Introduction: The implications of mechanical deformation on calculated body surface potentials are investigated using a coupled biophysically based model. Methods and Results: A cellular model of cardiac excitation-contraction is embedded in an anatomically accurate two-dimensional transverse cross-section of the cardiac ventricles and human torso. Waves of activation and contraction are induced by the application of physiologically realistic boundary conditions and solving the bidomain and finite deformation equations. Body surface potentials are calculated from these activation profiles by solving Laplace's equation in the passive surrounding tissues. The effect of cardiac deformation on electrical activity, induced by contraction, is demonstrated in both single-cell and tissue models. Action potential duration is reduced by 7 msec when the single cell model is subjected to a 10% contraction ramp applied over 400 msec. In the coupled electromechanical tissue model, the T wave of the ECG is shown to occur 18 msec earlier compared to an uncoupled excitation model. To assess the relative effects of myocardial deformation on the ECG, the activation sequence and tissue deformation are separated. The coupled and uncoupled activation sequences are mapped onto the undeforming and deforming meshes, respectively. ECGs are calculated for both mappings. Conclusion: Adding mechanical contraction to a mathematical model of the heart has been shown to shift the T wave on the ECG to the left. Although deformation of the myocardium resulting from contraction reduces the T wave amplitude, cell stretch producing altered cell membrane kinetics is the major component of this temporal shift. (J Cardiovasc Electrophysiol, Vol. 14, pp. S203-S209, October 2003, Suppl.) [source]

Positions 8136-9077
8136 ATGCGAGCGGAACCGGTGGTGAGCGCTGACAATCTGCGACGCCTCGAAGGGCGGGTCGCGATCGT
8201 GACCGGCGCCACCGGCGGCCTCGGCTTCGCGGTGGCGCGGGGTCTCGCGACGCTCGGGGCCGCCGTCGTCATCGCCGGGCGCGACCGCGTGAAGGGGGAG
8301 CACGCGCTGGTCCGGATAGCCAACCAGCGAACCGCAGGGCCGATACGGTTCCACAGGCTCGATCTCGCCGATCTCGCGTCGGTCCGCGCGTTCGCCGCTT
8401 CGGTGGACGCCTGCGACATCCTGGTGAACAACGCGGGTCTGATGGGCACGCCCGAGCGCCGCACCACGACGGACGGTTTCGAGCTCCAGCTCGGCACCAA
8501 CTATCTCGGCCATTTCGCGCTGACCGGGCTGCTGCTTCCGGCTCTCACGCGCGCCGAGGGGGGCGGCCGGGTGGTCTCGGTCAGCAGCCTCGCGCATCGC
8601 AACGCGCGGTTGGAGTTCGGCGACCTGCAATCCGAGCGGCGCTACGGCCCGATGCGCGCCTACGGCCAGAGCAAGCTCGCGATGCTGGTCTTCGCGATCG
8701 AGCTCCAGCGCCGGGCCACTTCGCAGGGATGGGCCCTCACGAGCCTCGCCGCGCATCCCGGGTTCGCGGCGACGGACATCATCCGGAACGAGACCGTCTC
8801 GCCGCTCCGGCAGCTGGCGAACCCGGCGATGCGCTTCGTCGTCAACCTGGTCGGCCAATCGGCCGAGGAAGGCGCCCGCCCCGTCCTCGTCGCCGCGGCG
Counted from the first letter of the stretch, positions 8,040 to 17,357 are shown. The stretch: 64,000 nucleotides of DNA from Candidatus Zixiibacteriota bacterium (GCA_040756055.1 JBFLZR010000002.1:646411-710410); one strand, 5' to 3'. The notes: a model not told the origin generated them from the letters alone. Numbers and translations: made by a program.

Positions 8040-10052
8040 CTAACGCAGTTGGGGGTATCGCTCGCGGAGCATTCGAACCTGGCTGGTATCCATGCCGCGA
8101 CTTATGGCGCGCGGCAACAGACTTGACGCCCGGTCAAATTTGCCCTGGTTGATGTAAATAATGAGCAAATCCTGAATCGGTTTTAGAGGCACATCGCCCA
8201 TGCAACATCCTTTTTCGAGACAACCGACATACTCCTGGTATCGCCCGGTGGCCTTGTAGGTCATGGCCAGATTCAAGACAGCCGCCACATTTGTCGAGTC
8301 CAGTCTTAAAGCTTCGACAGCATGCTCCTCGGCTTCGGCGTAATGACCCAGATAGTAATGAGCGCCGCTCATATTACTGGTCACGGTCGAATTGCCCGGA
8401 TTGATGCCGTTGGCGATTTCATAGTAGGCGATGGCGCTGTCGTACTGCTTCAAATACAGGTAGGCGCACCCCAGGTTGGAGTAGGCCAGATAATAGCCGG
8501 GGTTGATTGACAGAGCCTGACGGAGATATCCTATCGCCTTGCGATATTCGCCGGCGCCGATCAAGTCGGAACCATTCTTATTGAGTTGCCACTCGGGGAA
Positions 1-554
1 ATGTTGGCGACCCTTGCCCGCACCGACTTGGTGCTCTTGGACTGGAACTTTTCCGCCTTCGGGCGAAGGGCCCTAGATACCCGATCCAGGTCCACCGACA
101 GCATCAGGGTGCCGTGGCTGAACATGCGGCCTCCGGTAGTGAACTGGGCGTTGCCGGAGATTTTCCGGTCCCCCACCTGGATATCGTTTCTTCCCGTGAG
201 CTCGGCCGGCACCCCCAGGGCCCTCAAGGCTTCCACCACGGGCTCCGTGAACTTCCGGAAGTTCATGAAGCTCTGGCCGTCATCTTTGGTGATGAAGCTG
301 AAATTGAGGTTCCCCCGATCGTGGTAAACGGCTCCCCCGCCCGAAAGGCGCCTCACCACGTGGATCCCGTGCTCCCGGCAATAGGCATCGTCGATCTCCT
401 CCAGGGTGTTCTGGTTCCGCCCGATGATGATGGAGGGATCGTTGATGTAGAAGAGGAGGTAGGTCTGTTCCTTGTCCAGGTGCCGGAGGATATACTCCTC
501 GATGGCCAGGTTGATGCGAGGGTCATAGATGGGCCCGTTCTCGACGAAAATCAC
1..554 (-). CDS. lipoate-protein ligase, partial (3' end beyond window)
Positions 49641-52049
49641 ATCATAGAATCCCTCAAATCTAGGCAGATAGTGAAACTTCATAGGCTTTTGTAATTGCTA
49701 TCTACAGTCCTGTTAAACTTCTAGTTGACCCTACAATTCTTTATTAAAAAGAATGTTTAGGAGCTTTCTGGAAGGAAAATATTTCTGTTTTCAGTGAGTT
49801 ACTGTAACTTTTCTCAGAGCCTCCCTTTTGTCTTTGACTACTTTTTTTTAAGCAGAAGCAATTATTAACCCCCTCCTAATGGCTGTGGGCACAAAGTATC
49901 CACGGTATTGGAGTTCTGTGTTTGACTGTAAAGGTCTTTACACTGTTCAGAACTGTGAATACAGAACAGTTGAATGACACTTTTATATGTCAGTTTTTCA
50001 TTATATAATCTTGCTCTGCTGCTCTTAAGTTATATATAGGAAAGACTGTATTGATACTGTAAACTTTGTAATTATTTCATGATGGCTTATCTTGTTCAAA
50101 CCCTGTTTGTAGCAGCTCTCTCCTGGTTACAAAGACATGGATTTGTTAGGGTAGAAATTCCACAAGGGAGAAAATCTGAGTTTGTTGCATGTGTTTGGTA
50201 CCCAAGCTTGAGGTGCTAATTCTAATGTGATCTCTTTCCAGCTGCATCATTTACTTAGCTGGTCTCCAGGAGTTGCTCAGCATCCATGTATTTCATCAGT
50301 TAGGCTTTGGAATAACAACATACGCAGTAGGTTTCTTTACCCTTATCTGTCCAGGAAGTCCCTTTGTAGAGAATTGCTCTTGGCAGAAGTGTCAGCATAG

Magnitude image CSPAMM reconstruction (MICSR)

Moriel NessAiver
Abstract Image reconstruction of tagged cardiac MR images using complementary spatial modulation of magnetization (CSPAMM) requires the subtraction of two complex datasets to remove the untagged signal. Although the resultant images typically have sharper and more persistent tags than images formed without complementary tagging pulses, handling the complex data is problematic and tag contrast still degrades significantly during diastole. This article presents a magnitude image CSPAMM reconstruction (MICSR) method that is simple to implement and produces images with improved contrast and tag persistence. The MICSR method uses only magnitude images , i.e., no complex data , but yields tags with zero mean, sinusoidal profiles. A trinary display of MICSR images emphasizes their long tag persistence and demonstrates a novel way to visualize myocardial deformation. MICSR contrast and contrast-to-noise ratios (CNR) were evaluated using simulations, a phantom, and two normal volunteers. Tag contrast 1000 msec after the R wave trigger was 3.0 times better with MICSR than with traditional CSPAMM reconstruction techniques, while CNRs were 2.0 times better. Magn Reson Med 50:331,342, 2003. 2003 Wiley-Liss, Inc. [source]